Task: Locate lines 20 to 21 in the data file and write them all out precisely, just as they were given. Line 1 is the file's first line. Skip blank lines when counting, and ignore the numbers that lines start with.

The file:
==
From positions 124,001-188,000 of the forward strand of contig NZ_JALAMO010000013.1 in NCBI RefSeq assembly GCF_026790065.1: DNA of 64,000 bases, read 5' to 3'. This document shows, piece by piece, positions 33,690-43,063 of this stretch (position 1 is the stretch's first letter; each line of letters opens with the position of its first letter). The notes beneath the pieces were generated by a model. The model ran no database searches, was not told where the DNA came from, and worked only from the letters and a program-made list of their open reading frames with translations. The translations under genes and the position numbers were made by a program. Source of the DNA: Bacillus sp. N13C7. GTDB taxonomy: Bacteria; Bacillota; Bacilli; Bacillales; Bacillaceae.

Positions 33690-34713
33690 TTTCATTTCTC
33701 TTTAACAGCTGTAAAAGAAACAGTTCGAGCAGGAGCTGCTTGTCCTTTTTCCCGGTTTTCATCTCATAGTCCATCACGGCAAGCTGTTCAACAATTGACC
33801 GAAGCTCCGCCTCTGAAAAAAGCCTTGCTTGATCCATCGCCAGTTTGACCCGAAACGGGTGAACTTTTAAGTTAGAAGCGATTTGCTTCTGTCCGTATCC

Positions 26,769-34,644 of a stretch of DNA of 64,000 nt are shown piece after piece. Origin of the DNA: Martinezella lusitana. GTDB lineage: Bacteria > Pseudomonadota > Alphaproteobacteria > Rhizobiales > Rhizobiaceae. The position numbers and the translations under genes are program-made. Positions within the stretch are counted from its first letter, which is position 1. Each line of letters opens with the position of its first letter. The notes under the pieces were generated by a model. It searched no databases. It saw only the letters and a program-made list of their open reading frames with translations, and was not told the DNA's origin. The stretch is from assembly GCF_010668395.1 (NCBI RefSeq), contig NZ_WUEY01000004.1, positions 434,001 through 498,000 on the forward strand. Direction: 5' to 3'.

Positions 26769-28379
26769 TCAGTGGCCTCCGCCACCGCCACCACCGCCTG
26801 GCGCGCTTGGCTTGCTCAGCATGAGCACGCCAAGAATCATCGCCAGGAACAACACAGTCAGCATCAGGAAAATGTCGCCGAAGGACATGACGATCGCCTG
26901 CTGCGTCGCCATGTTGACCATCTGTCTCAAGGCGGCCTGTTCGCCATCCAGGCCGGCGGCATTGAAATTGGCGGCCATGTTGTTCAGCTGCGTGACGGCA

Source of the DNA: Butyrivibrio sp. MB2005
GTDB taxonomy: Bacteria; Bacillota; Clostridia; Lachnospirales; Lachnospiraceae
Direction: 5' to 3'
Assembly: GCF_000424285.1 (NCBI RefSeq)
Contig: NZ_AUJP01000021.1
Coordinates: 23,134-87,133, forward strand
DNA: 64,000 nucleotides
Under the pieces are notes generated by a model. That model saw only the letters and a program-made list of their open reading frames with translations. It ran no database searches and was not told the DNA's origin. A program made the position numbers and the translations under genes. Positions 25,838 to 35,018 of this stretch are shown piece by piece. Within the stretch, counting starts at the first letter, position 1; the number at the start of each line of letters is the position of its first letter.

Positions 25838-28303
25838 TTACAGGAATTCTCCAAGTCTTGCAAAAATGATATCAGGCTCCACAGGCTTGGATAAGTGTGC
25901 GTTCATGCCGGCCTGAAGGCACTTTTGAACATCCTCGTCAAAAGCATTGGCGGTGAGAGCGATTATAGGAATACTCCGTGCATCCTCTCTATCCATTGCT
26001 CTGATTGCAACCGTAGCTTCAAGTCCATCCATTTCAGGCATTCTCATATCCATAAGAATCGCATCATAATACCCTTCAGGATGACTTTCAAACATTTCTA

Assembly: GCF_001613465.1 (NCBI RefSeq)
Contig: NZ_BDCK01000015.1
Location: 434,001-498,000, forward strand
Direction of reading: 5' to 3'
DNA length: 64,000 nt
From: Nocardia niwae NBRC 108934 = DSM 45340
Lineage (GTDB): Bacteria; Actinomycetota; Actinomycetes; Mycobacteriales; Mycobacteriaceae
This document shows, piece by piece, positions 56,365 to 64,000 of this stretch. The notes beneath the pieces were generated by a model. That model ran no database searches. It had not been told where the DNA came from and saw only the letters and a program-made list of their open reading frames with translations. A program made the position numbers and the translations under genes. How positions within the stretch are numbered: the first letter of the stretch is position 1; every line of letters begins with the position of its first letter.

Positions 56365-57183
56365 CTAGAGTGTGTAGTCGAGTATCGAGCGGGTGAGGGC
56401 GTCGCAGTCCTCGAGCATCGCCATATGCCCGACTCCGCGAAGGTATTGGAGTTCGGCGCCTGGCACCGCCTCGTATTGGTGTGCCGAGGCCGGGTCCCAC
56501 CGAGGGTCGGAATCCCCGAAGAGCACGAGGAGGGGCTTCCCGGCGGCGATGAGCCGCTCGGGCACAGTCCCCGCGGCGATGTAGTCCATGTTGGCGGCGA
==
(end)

25838 TTACAGGAATTCTCCAAGTCTTGCAAAAATGATATCAGGCTCCACAGGCTTGGATAAGTGTGC
25901 GTTCATGCCGGCCTGAAGGCACTTTTGAACATCCTCGTCAAAAGCATTGGCGGTGAGAGCGATTATAGGAATACTCCGTGCATCCTCTCTATCCATTGCT